In the news: Chinese students looking for the elite American boarding school experience, Marvelwood School, a U.S. boarding school, said to be disillusioned

Agent Spin

Marvelwood prefers to recruit through consultants or alumni rather than agents, Goodearl said in an interview in his office, with his diplomas from Harvard College and Wesleyan University on the wall behind him. Chinese applicants don’t need to know that the school specializes in helping students with learning differences, he said.

“Going to school with ADHD students is quite good,” he said. “We’re proud of all our students.”

Wisdom Services in Dalian, China, which Wang said referred her to Marvelwood, didn’t respond to e-mailed questions about her recruitment. One of China’s 402 registered agents, Wisdom places Chinese students in 26 countries and “has successfully made the dreams of studying and living abroad come true for tens of thousands of clients,” according to its website.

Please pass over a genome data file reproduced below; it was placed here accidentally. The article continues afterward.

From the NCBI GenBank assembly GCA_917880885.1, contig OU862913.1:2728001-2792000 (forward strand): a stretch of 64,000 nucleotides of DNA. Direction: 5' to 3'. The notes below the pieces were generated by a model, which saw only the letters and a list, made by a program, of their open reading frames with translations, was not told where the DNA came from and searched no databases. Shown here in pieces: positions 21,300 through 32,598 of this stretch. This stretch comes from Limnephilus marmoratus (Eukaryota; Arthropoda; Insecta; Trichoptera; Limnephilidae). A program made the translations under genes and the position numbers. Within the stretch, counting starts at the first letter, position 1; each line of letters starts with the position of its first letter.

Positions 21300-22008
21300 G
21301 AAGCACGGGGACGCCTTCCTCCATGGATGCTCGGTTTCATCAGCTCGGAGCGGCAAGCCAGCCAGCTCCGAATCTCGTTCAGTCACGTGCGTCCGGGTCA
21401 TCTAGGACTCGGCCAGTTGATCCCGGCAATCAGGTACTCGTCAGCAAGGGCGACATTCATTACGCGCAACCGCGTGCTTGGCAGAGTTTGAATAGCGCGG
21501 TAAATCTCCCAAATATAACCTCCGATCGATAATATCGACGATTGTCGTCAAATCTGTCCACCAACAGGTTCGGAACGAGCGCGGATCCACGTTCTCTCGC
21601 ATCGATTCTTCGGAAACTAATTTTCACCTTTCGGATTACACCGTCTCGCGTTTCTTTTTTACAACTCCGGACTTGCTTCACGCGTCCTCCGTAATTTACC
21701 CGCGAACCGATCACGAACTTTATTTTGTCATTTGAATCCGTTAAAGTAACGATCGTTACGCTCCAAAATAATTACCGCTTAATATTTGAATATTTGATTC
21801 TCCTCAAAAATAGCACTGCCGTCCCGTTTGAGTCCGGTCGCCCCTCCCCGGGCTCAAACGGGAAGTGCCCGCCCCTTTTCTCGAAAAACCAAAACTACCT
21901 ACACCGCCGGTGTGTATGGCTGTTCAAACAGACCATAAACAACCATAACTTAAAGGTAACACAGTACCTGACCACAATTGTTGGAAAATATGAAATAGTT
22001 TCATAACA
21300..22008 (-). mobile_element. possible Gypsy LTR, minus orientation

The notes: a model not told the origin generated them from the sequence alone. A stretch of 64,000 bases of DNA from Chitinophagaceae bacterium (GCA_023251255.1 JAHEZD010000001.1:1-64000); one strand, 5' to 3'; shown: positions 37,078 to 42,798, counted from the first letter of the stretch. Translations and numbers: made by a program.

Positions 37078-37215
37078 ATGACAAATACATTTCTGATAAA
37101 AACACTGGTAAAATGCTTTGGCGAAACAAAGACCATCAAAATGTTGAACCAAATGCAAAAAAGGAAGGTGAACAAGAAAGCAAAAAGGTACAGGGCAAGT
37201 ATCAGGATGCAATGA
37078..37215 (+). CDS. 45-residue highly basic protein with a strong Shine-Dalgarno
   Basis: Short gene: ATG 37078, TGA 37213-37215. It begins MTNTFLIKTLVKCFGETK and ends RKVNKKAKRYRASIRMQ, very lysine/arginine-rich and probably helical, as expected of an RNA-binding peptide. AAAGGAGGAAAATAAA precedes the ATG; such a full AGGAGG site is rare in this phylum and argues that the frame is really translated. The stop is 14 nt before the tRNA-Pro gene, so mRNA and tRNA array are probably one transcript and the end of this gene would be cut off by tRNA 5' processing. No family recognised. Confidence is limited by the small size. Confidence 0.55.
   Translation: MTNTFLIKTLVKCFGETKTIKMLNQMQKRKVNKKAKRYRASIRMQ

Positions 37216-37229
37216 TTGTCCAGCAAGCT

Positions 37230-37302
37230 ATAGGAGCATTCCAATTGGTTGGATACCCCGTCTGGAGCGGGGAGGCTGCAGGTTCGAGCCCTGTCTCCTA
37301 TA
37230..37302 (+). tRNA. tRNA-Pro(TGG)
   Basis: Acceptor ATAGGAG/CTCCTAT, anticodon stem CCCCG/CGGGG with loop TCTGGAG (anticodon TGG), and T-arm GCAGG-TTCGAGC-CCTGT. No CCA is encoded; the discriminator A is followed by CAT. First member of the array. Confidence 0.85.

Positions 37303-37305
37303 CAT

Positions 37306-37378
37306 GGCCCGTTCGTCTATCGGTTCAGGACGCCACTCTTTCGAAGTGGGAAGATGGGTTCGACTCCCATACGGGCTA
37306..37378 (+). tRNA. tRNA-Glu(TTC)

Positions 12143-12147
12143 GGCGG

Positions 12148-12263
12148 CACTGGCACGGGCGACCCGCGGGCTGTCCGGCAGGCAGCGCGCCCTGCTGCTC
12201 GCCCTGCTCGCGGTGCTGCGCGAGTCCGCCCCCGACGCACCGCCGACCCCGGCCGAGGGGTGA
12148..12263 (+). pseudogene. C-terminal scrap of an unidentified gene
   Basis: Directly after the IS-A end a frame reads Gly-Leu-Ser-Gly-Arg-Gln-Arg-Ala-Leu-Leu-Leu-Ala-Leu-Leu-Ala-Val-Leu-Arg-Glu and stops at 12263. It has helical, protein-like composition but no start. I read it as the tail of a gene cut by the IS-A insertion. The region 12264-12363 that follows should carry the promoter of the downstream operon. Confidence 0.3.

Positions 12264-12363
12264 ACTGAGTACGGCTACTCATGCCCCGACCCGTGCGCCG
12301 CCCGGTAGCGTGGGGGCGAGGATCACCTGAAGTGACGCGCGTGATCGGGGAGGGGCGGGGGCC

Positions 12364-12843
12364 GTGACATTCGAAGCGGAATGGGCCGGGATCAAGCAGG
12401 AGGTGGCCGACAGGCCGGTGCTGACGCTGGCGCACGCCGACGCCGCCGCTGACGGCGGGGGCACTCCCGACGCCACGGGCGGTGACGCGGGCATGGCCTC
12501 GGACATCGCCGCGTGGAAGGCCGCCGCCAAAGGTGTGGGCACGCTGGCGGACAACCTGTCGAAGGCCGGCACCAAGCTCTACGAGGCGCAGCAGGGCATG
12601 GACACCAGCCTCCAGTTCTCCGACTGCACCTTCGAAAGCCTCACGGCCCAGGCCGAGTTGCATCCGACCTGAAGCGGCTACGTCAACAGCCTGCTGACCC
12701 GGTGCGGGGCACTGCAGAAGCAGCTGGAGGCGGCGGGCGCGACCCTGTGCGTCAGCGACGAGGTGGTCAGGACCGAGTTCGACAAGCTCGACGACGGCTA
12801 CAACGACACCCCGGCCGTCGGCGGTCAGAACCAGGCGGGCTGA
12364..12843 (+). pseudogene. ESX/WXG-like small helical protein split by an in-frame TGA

Unlike sought-after boarding schools with hefty endowments, which only admit a handful of Chinese students who speak fluent English, lesser-known schools recruit the Chinese by offering English-language instruction — and by using agents who put a flattering spin on their reputations, according to Chinese students and graduates.

Bucolic Locations

Paid by the U.S. boarding schools, Chinese families, or both for each student enrolled, the agents promote schools’ Advanced Placement courses, bucolic campuses and proximity to major cities, said Mark Sklarow, executive director of the Independent Educational Consultants Association in Fairfax, Virginia. IECA[6] members don’t accept compensation from schools for placing a child. Once students are enrolled, some agents continue to collect fees from schools to pass along progress reports to parents.

Agents avoid the topic of learning differences, which China lags behind the U.S. in diagnosing and treating. “Chinese parents don’t want their children in schools for students with learning issues,” said Lee Reagan, North America manager for A&A International Education & Multi-Culture Centre, a Shanghai-based agency that represents 28 U.S. boarding schools.

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